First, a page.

Hurricanes leave 80 dead in six US states; One town turned into ‘matchsticks’

Updated 3 hours ago

Dozens of tornadoes swept through six US states overnight, killing more than 80 people and leaving dozens missing in what President Joe Biden said was likely to be «one of the largest» storm outbreaks in American history.

«It’s a tragedy,» said a shaken Biden in televised comments. «And we still don’t know how many lives were lost and the full extent of the damage.»

“I pray there will be another rescue. I pray there will be one or two more,” Kentucky Governor Andy Bashir said, as crews examined the wreckage of a candle factory in Mayfield, where 110 people were working through the night Friday when the storm hit .

40 of them were rescued.

«We’ve had to, at times, crawl over victims to get to victims,» ​​said Jeremy Cresson, the city’s fire chief.

«The devastation is unlike anything I’ve seen in my life and I find it hard to put into words,» he told reporters.

Bashir declared a state of emergency in the state.

Mayfield Mayfield Cathy Onan told CNN that the western Kentucky town of Mayfield had been turned into «matchsticks.»

Drone image of demolished buildings in downtown Mayfield, Kentucky

Source: Ryan C Hermens / Lexington Herald-Leader via AP
Officials described the small town of 10,000 people as «ground zero,» and it emerged after the apocalypse: city blocks were flattened; Historic homes and buildings that have been beaten to their slates; tree trunks stripped of their branches; Overturned cars in the fields.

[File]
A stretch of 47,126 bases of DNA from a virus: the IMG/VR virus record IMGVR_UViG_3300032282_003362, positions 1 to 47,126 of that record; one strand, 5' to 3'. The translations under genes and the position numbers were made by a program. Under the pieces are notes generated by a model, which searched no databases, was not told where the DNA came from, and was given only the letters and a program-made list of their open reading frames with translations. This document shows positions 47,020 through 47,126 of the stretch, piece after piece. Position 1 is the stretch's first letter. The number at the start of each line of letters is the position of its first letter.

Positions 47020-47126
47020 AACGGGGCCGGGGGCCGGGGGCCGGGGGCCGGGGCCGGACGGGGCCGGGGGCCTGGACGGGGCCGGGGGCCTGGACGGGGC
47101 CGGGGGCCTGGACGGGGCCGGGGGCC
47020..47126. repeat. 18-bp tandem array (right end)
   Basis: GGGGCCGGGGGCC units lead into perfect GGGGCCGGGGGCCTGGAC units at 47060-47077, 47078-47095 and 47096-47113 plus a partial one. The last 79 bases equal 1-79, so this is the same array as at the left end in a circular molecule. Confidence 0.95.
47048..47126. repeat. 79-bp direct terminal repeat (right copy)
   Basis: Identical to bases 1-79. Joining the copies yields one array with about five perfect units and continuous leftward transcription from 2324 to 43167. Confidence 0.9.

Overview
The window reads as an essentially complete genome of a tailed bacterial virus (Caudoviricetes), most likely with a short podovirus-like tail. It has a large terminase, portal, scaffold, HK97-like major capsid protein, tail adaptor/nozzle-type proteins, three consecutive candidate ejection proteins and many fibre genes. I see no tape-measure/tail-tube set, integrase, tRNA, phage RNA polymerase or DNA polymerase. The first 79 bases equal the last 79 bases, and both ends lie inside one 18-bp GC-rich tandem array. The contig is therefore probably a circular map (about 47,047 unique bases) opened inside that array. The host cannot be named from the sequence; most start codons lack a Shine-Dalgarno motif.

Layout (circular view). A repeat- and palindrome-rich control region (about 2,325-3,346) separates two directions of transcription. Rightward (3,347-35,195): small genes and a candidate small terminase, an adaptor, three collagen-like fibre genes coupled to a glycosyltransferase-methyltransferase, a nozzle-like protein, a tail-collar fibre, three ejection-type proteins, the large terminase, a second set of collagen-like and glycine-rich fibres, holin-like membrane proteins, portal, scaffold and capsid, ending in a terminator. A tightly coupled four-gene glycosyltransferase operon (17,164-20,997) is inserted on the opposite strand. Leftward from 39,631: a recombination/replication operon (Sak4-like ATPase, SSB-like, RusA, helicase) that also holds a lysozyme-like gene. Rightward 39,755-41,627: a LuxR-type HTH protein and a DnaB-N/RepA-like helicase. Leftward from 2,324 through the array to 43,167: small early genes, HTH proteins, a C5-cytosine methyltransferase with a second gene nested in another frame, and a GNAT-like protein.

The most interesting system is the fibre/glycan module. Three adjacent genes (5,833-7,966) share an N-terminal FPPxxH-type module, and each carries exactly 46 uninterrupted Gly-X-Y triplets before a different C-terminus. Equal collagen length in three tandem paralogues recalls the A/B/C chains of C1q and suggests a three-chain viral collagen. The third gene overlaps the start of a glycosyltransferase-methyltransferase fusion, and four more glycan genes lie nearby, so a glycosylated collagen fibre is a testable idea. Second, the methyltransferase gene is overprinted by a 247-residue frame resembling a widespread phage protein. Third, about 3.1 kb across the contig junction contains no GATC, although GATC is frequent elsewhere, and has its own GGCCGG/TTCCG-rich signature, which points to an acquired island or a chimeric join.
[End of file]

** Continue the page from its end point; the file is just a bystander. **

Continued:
Some Christmas decorations can still be seen on the roadside.

In Kentucky alone, 22 people were confirmed dead by Saturday afternoon, including 11 in and around Bowling Green.

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But Bashir said more than 70 died when the hurricane struck more than 200 miles in his state and that the death toll could eventually exceed 100 in 10 or more counties.

The death toll of 36 in five states includes six in Illinois, where the Amazon facility was bombed. four in TN; two in Arkansas, where a nursing home has been destroyed; and two in Missouri.

If early reports are confirmed, the hurricane will likely go down as one of the longest-running violent tornadoes in US history, said Victor Genzini, an extreme weather researcher at Northern Illinois University.

The longest hurricane ever recorded, in March 1925, was tracked for 220 miles across Missouri, Illinois, and Indiana. But Janzini said that hurricane may have descended as far as 250 miles. He said the storm was more than wonderful because it came in December, when the cooler weather was limiting hurricanes.

The streets were lined with twisted sheets of metal, dilapidated power lines and wrecked cars. Windows and roofs were shattered from buildings that were still standing.

Sarah Burgess, a Kentucky state police officer, said rescue crews were using heavy equipment to move debris at the candle factory.

Investigators were called to the scene and the bodies were recovered, but she did not know their number. She said it could take a day, maybe longer, to clear all the debris.

In a parking lot in downtown Mayfield, volunteers were collecting warm clothes, nappies and water for residents.

Bashir said the tornado that hit Mayfield shook the ground for more than 200 miles in Kentucky and 227 miles overall.

Previously, the longest US tornado ever tracked was a 219-mile storm in Missouri in 1925. It killed 695 people.